I've been lucky to not be struck by too many sleepless nights but tonight is an exception so I might as well write it down and invite you all into my insomnia. Welcome!
The chemo break doesn't feel as good as I hoped it would. It's awesome to have my weekends back and it's great to not be at the hospital every other week. My stomach does turn at just the typing of chemo and then the smell of Dana Farber wafts into my nose's memory. Chemo is not fun, but sitting around and waiting for cancer to grow enough to be visible on a scan is far less fun. I can't stop worrying and I can't turn my brain off.
(Quick detour about Dana Farber's smell - it's specifically the smell of the bathrooms that gets me. When I go to Dana for therapy or a non-chemo appointment, if I use any bathroom there I am immediately whisked to a chemo place. Associations are weird.)
In two weeks I'll have a PET scan followed up by appointments with my oncologist and my surgeon. There is a small chance that I could be a candidate for surgery and I am pushing to find out. Without going into too much detail, the surgery would take out a bank of lymph nodes from the infected area with the hope that any existing cancer cells are only in that area. There's no guarantee that it would lead to a NED (no evidence of disease) status and even less of a guarantee that it could be a cure (a word not really used in my case) but to me, if there is even a small chance that it might work, I think it could be worth the risk. I'm young, I've recovered quickly from surgery before and could hopefully do it again.
And that's what I can't stop thinking about - that I am young and there are lots of life things left to do. As we look forward, the biggest decision of the moment is whether or not to pursue surrogacy that would bring a baby into our lives. I finally asked my oncologist about the potential and she confirmed that I can't carry a baby, the risk of the cancer returning and having to make an incredibly difficult decision is too high. (Plus I think my science is broken but that's another matter entirely.) She also said that if we do want to pursue surrogacy then that means that we need to have a more detailed conversation with her about known facts and stats in terms of average lifespan.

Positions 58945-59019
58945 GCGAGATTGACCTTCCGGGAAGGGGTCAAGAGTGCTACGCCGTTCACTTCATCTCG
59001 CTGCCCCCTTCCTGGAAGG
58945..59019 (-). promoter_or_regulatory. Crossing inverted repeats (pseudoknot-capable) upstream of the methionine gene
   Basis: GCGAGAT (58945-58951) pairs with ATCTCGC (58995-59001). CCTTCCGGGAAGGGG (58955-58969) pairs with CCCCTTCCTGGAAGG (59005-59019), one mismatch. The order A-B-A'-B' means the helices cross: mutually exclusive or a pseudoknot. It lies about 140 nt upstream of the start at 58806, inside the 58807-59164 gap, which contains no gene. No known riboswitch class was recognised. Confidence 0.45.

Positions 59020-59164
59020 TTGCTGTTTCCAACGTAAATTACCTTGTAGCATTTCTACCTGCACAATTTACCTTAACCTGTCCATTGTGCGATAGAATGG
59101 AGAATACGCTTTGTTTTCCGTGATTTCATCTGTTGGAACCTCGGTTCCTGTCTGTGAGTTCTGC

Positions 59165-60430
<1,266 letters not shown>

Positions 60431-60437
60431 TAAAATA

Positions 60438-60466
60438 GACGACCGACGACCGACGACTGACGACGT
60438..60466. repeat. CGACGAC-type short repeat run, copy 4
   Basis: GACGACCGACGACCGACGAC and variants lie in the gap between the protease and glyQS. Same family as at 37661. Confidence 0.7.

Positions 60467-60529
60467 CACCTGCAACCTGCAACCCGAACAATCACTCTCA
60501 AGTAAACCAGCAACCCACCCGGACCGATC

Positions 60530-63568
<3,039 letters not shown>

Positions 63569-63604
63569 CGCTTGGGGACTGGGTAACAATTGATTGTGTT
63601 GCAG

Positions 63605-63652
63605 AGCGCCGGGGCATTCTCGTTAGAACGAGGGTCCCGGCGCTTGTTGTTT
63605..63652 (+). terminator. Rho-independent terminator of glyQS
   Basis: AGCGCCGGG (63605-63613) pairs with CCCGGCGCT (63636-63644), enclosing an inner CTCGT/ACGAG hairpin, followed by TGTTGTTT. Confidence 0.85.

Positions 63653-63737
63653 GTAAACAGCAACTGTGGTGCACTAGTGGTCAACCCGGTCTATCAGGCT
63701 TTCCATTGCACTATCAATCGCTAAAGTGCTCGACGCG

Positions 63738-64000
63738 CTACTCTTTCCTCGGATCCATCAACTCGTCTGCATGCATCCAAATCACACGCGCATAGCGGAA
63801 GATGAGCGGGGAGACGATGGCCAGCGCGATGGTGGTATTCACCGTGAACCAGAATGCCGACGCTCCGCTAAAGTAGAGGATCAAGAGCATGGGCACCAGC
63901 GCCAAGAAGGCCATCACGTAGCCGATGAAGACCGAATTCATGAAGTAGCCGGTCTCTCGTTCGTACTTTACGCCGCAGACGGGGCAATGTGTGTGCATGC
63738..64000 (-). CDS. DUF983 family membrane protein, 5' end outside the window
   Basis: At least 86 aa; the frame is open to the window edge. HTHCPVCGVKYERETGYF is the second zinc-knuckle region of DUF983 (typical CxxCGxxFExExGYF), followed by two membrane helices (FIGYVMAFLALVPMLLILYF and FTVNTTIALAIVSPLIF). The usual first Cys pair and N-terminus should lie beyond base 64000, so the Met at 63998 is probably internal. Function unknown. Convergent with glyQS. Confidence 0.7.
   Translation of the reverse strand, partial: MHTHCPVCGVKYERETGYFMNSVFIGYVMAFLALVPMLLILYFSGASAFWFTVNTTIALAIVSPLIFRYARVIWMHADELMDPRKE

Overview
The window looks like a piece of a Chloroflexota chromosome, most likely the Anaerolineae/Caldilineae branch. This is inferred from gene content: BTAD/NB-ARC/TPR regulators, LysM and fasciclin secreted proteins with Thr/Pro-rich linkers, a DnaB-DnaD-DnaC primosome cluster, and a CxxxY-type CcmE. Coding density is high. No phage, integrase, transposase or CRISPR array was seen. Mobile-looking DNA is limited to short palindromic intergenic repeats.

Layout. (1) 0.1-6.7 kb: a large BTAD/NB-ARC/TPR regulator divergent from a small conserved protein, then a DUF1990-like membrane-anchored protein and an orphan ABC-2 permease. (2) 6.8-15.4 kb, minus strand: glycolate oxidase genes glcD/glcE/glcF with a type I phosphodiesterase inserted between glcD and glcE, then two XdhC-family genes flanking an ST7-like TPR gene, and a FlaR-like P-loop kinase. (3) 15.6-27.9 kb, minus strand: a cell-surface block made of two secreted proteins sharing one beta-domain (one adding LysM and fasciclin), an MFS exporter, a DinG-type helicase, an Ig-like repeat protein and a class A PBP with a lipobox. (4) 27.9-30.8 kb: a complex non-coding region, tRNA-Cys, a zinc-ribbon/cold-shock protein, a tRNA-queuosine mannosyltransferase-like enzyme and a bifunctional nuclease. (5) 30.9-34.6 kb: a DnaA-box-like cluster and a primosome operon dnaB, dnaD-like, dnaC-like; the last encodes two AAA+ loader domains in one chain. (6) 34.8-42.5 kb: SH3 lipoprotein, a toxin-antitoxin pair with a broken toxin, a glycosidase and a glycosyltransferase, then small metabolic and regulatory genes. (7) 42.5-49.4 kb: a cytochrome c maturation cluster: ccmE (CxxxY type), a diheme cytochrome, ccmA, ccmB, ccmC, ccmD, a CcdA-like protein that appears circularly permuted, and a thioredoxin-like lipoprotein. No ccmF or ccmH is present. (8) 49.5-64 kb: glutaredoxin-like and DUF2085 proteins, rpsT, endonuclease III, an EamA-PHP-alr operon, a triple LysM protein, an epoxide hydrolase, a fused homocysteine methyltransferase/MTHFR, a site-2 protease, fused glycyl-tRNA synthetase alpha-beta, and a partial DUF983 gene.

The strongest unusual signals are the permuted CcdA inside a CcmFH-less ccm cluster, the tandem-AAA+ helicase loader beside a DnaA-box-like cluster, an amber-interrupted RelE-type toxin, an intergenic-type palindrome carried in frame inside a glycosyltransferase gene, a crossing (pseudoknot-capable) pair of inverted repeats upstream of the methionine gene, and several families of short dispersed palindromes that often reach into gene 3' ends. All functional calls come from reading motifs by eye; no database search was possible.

I should insert here that she also said she believes that given my age and high tolerance of and positive response to chemo she believes that I am going to do better than the average.
Here's the rub though, the numbers and the stats and the facts are culled mostly from patients who are decades older than me. I know that cancer doesn't decide its victims based on how nice they are or their age, but I can't really believe that those numbers can define my experience. Even if they did, how could I not think that my outcome could be that of the small percentage that survive? There was a 10-15% chance that my collapsed colon would turn out to be cancer, I am of the small percentage that had a wildly allergic reaction to my first chemo, I am of the even smaller percentage that has metastases only to the lymph nodes. Why shouldn't I be of the small percentage that lives?
Plus, PLUS, there are advances being made every day. Just this summer the first Phase 3 immunotherapy trial for MSS-CRC patients (about 95% of the colorectal cancer patient community) was launched. I don't know much about it, but trust me that I'm learning, however I do know that one of the drugs being tested is the same that has done wonders for the melanoma community.
In summary, my brain = science facts, babies, youth, frozen science babies. My heart = frustrated, sad, determined.